british sandwich chain Praet Mag The company has been fined more than $1 million after an employee was trapped in a freezer and forced to use a croissant box to ward off hypothermia.

Westminster City Council, which is investigating the incident, said the worker spent about two-and-a-half hours in temperatures of -0.40°F (-18°C) when they were trapped on a walkway wearing only a T-shirt and jeans. in the freezer. July 2021.

The company, which has more than 6,000 employees and more than 400 stores in the UK, pleaded guilty in court on Tuesday to breaching UK workplace health and safety laws.

The female worker tried to keep warm by walking around in the extreme sub-zero conditions, but she soon began to fear for her life as her breathing became restricted and her thighs and feet became numb, according to the council.

As her condition worsened, she tried to tear open a cardboard box full of chocolate croissants to cover the cold air from the ventilator, but found her hands were too cold to tear it open.

Westminster City Council said in a statement on Wednesday that she was eventually found in a “distressed state” by colleagues at the chain’s Victoria Coach Station branch and taken to hospital, where she suffered from hypothermia. And receive treatment.

No risk assessment in place

After the rescue, the commission’s investigation found that Pret A Manger failed to implement proper risk assessments for employees working in the temperature-controlled environment.

The company’s reporting system shows that there have been multiple calls over the past 19 months for defective or frozen buttons. These include an incident in the same kitchen in January 2020 when a worker became trapped in a walk-in refrigerator after ice buildup damaged the interior door release mechanism.

Aicha Less, MP, deputy leader of Westminster City Council, said: “The shocking details of this case show that due care and attention has not been given.” , ignoring basic security measures can have the worst consequences. We hope that the large fine imposed by the court will serve as a warning to all businesses to prevent such incidents from happening again.”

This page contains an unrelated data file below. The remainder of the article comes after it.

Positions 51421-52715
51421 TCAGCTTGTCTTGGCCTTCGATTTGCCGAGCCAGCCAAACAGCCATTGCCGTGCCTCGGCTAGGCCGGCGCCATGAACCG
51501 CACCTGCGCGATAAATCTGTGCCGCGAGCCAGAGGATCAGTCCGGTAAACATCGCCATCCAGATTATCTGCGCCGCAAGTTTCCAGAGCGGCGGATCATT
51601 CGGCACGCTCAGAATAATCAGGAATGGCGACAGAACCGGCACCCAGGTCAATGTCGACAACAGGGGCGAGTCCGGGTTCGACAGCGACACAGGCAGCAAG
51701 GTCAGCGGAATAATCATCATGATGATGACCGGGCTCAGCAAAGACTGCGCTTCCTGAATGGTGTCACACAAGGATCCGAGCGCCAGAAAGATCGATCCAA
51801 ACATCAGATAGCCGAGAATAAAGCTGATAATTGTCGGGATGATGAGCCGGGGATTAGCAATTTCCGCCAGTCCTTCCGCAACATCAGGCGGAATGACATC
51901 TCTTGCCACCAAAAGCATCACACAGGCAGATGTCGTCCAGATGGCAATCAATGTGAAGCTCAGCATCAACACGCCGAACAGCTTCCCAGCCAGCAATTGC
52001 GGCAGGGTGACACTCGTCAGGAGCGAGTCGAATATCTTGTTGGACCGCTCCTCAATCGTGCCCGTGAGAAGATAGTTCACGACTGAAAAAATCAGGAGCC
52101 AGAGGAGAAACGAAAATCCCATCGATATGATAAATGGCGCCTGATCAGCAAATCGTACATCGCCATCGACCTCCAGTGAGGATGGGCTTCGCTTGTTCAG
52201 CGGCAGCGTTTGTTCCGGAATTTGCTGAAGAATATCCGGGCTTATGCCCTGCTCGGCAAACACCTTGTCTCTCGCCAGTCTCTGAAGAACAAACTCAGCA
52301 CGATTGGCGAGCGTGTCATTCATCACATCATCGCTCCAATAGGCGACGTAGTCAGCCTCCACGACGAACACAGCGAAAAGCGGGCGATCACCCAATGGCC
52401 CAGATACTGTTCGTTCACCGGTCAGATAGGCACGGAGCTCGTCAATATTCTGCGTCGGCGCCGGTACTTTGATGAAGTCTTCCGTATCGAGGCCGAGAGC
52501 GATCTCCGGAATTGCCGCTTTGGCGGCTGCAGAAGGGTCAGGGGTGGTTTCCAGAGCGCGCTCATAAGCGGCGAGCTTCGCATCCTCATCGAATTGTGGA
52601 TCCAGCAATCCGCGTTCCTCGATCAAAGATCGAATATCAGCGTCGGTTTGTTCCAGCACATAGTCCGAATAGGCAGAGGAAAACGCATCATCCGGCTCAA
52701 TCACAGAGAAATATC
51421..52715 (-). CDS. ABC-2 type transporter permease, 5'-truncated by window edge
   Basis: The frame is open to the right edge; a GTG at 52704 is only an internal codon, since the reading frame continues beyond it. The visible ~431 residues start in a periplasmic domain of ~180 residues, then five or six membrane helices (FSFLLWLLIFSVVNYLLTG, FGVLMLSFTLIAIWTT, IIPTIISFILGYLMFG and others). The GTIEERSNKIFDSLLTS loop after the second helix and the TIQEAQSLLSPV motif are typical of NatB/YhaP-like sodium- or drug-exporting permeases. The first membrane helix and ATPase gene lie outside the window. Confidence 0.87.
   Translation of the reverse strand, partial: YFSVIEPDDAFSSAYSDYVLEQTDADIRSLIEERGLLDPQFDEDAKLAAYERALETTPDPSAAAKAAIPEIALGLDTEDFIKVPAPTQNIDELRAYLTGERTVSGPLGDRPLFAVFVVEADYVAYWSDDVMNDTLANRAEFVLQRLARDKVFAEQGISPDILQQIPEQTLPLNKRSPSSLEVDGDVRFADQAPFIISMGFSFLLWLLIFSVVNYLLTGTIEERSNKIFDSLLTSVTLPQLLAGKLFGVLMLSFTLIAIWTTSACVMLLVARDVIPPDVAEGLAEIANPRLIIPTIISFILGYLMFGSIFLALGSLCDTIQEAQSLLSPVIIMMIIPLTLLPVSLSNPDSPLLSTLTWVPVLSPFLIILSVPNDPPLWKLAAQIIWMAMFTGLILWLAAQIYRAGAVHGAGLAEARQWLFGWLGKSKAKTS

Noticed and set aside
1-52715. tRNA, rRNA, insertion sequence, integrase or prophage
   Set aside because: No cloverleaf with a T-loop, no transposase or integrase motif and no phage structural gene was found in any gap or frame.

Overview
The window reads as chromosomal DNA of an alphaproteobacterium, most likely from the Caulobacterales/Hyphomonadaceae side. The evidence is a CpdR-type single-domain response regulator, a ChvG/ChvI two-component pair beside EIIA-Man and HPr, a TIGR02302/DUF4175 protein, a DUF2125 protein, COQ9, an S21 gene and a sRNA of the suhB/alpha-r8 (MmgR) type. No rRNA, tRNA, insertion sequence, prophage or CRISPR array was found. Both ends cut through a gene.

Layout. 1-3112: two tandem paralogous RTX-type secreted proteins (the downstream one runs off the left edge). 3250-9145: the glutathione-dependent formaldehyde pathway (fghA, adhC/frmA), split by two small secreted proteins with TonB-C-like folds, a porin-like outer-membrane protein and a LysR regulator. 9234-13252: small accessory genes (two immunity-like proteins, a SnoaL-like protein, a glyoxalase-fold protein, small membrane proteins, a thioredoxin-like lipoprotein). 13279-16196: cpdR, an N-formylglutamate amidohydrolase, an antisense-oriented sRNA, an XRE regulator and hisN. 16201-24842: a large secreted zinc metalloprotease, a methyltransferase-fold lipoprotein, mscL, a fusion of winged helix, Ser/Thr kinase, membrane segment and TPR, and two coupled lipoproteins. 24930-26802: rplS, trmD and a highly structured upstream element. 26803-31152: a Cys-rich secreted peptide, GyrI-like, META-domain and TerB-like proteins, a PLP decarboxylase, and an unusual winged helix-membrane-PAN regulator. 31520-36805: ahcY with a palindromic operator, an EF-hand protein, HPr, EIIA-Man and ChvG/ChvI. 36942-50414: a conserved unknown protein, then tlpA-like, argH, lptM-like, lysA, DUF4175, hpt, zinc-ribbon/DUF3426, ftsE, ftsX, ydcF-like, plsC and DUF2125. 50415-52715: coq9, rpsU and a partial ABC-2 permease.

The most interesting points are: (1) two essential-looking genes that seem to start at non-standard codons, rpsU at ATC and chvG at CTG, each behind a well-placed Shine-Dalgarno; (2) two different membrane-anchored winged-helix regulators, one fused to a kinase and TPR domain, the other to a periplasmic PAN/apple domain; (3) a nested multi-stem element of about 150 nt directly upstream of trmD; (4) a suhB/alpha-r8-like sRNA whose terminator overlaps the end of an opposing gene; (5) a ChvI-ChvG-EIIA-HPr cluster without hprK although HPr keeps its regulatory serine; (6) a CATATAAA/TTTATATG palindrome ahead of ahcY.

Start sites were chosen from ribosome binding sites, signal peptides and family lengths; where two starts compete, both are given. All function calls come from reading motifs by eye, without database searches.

Praet said he was “very sorry” for the incident, adding that new safety chains had been installed in the store’s freezers to prevent similar incidents in the future.

The employee reportedly reinstated her role as Pret team leader after taking a break from the ordeal and was consulted by the company.

A spokesperson for Pret A Manger said: “We have conducted a full review and are working with the manufacturer to develop a solution to stop this from happening again.” wealth. “Following the incident, we have revisited all existing systems and enhanced those processes where appropriate, and are cooperating fully with Westminster City Council’s investigation.”

What to do if a worker is hypothermic

according to National Library of MedicineAbout 20,000 people die from hypothermia each year in the UK, 25,000 in the US and 8,000 in Canada.

Signs to watch out for depend on how long the person has been exposed to cold temperatures: According to reports, symptoms of hypothermia may include shivering, fatigue, loss of coordination and confusion. National Institute for Occupational Safety and Health (NIOSH)

People with advanced hypothermia do not shiver. Instead, their skin may be visibly blue, their pupils dilated, their pulse and breathing slowed, and they lose consciousness.

NIOSH recommends the following steps to treat workers with hypothermia:

  • Notify supervisor and request medical assistance.
  • Move victim to a warm room or shelter.
  • Remove wet clothing.
  • Warm the center of their body first—the chest, neck, head, and groin—with an electric blanket, if available; or skin-to-skin contact under a loose, dry blanket, clothing, towel, or sheet.
  • Offer hot drinks, as they may help raise body temperature, but do not serve alcoholic beverages. Do not attempt to serve drinks to an unconscious person.
  • After temperature rises, keep the person dry and wrap them in a warm blanket, including the head and neck.
  • If no pulse is detected, begin CPR.


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